So, this was almost ready last week but then life barged in and I couldn’t finish it sooner.
It’s not very good (if you have limited time read Alice B’s write-up which is much better balanced, instead), but perhaps I speak a different language from the youth contingent and hopefully some might find some value in it anyway.
Since the bundle has entered its last 24 hours, it’s now or never:
I’m still playing Heaven’s Vault, BTW, but 20 hours in, there is no end in sight. My easy-going play-style might be partly to blame as I have some achievements that are more rare than the one which should unlock with the ending.
Since I haven’t finished it, not even once, I was holding back on expanding my first-first impressions, as there are things that I like about this game, and others that I like less.
In my opinion, it’s a look into a possible future of the traditional adventure game, beyond the familiar point and click format established by Lucasfilm and still widely in use to this day. Although it is such an original setting, and the innovations are so intertwined with the specifics of the story being told, that it’d be interesting to see if anybody else will use this as a model, and in what ways they will be able to adapt it to other stories – Inkle’s next game, Pendragon, which is slated for this Summer, will be a narrative-driven Strategy game, so we might not see anything else like it for a while.
Let’s proceed in order, though. The player character is Aliya, a young-ish archaeologist living in an odd world without a real notion of history. Although she works for the University of Iox, the dominant moon that rules the Nebula with an iron fist, she is not from there, but an orphan who grew up in a slum-like moon called Elboreth, and who was sort of adopted by a Iox university professor, Myari, and we don’t anything about her except what she can remember herself.
The game opens with Myari summoning Alyia, and tasking her with finding another researcher from the same university, Janniqi Renba, who has disappeared suddenly and without trace.
The Nebula is an original, unusual space setting, populated with the remnants of a once powerful, now fallen Empire which has left people isolated, scared, ignorant, undaring.
There is a religion, called The Loop, whose main belief is that history repeats itself, not just figuratively, literally, too. The dominance of the Loop places Aliya in a strange position as an archaeologist, because most don’t believe in history; but, if the Loop is to be believed (and Aliya doesn’t), then she is at the same time researching the past, and the future of the Nebula.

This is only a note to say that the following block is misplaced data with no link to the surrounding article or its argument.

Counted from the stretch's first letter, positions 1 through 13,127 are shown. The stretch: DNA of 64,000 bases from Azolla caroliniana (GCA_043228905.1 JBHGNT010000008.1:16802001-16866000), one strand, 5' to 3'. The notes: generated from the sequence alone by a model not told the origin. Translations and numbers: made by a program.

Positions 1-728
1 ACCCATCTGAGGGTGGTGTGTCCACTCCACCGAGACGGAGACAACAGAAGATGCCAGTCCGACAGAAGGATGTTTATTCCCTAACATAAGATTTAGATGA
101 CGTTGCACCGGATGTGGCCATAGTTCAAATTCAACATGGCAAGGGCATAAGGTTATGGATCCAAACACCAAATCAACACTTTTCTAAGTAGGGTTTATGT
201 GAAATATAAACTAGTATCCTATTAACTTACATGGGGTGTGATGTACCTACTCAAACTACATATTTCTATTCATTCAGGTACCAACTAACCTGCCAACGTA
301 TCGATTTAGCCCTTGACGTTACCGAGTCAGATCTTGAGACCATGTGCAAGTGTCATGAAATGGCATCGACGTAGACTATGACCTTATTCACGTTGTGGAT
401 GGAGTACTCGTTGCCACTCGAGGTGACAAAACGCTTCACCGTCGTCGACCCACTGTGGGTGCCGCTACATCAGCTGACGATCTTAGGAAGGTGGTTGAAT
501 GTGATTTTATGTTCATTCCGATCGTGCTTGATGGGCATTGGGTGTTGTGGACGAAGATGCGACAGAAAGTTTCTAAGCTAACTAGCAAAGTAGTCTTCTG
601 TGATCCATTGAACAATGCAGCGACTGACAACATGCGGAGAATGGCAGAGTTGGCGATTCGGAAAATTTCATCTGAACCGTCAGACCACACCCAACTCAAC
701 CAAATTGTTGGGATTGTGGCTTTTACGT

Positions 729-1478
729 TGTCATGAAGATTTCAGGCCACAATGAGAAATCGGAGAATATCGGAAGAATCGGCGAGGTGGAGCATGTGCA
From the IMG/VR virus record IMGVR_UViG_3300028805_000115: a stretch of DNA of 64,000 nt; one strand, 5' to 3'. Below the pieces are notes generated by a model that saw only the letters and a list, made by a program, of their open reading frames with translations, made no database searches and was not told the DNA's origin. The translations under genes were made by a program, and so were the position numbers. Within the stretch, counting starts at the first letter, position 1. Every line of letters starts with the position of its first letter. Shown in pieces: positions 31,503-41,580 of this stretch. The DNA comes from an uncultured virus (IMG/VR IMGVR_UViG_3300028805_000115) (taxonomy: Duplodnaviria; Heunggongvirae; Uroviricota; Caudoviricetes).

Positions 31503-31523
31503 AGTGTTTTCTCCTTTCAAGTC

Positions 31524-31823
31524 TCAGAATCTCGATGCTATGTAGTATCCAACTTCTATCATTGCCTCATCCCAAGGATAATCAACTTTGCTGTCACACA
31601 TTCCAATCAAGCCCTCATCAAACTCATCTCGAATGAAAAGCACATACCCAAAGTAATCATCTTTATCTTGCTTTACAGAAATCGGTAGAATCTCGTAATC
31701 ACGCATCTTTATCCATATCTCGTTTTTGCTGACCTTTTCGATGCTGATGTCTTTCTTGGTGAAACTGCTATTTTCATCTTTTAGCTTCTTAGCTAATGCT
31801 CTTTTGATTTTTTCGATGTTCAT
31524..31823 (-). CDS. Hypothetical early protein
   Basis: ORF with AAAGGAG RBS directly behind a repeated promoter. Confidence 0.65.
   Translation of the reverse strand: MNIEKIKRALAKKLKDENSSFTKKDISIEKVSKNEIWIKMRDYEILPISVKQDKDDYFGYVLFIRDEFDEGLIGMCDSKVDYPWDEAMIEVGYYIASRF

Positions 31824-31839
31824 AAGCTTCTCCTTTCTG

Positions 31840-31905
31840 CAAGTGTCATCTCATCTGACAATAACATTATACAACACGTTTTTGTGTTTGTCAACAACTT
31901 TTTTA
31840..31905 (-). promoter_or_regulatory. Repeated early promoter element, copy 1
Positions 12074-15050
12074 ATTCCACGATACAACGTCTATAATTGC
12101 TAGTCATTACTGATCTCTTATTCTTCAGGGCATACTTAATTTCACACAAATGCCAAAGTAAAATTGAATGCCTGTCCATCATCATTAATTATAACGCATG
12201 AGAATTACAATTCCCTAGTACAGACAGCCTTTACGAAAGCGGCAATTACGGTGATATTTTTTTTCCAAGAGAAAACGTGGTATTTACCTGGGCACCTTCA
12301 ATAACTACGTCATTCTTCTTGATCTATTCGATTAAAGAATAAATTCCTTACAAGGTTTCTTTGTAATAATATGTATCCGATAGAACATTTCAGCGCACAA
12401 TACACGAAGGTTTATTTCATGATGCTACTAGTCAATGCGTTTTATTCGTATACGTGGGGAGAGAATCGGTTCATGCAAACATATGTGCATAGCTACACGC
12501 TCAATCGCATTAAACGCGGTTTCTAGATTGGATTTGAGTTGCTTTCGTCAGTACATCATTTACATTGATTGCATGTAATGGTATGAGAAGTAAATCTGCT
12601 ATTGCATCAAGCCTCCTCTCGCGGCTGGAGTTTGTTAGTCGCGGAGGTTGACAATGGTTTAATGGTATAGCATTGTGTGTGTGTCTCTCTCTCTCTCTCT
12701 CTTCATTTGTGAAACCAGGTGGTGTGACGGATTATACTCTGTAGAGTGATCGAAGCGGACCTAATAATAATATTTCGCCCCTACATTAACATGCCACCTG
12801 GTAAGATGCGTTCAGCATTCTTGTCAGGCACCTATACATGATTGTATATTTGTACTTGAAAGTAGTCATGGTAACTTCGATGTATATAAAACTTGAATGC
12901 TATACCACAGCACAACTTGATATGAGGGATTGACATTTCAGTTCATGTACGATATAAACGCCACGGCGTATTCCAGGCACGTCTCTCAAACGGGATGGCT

The disappearance of Renba, a roboticist, is the whodunnit which sets the main story in motion. After finding out what’s behind the disappearance, Aliya, escorted a robot who has been assigned to her, and christened Six by her, will be roaming the Nebula in search of the pieces of a mysterious past that’s largely lost.
The robot is partly a sidekick in the style of adventure games, but also part of the puzzle, for all robots are, in Aliya’s present, a relic of the past, unearthed (as they were, literally, buried), and a technology so advanced to be beyond the capabilities and understanding of Aliya’s contemporaries.
The game draws in large part from the traditional adventure game, but in a highly modified fashion, its sensibilities more in line with Telltale games from TWD and on, as well as Oxenfree. It has way more agency than your standard TTG entry, but the world is not structured as a side-scroller as in Oxenfree.
The main loop is composed mainly of three activities:
- Finding and exploring moons in the Nebula, which work much like locations in an ordinary adventure game, however are realized in full 3D, so navigating environment follows the conventional two-stick control model you would find in an open-world game or a third-person RPG, except the locations are separate and their size is more in line with that of an adventure game.
- Traveling from moon to moon on rivers of sorts, aboard a sailboat, which is also a relic.
- Translating words and sentences from the Ancient language, used by the people who established the, now Fallen, Empire of Iox, and built the robots.
Action on moons is mainly exploration and dialog. Conversation with Six is also central to both lunar action and traveling.
So this is more or less when I ran out of time and as you can see, there is a lot of room for improvement.
So going back to what I liked, and what I didn’t: let’s say there are long stretches where Heaven’s Vault finds its stride beautifully and all of the activities, world-building, conversation, lore, travel, mystery, mesh well and work together to provide an immersive experience that has few rivals.
Elsewhere, it slips, the pacing drops, and you start hearing the individual sounds instead of the harmony, the spell does break a little; whenever that happens, you might find yourself staring at the cracks in the wall, which probably stem from this being a project perhaps a little too ambitious, a little too big, for a studio like Inkle.
Altogether, I believe this is something unique, and worth experiencing for those into narrative-driven games, and interested exploring the boundaries of the genre.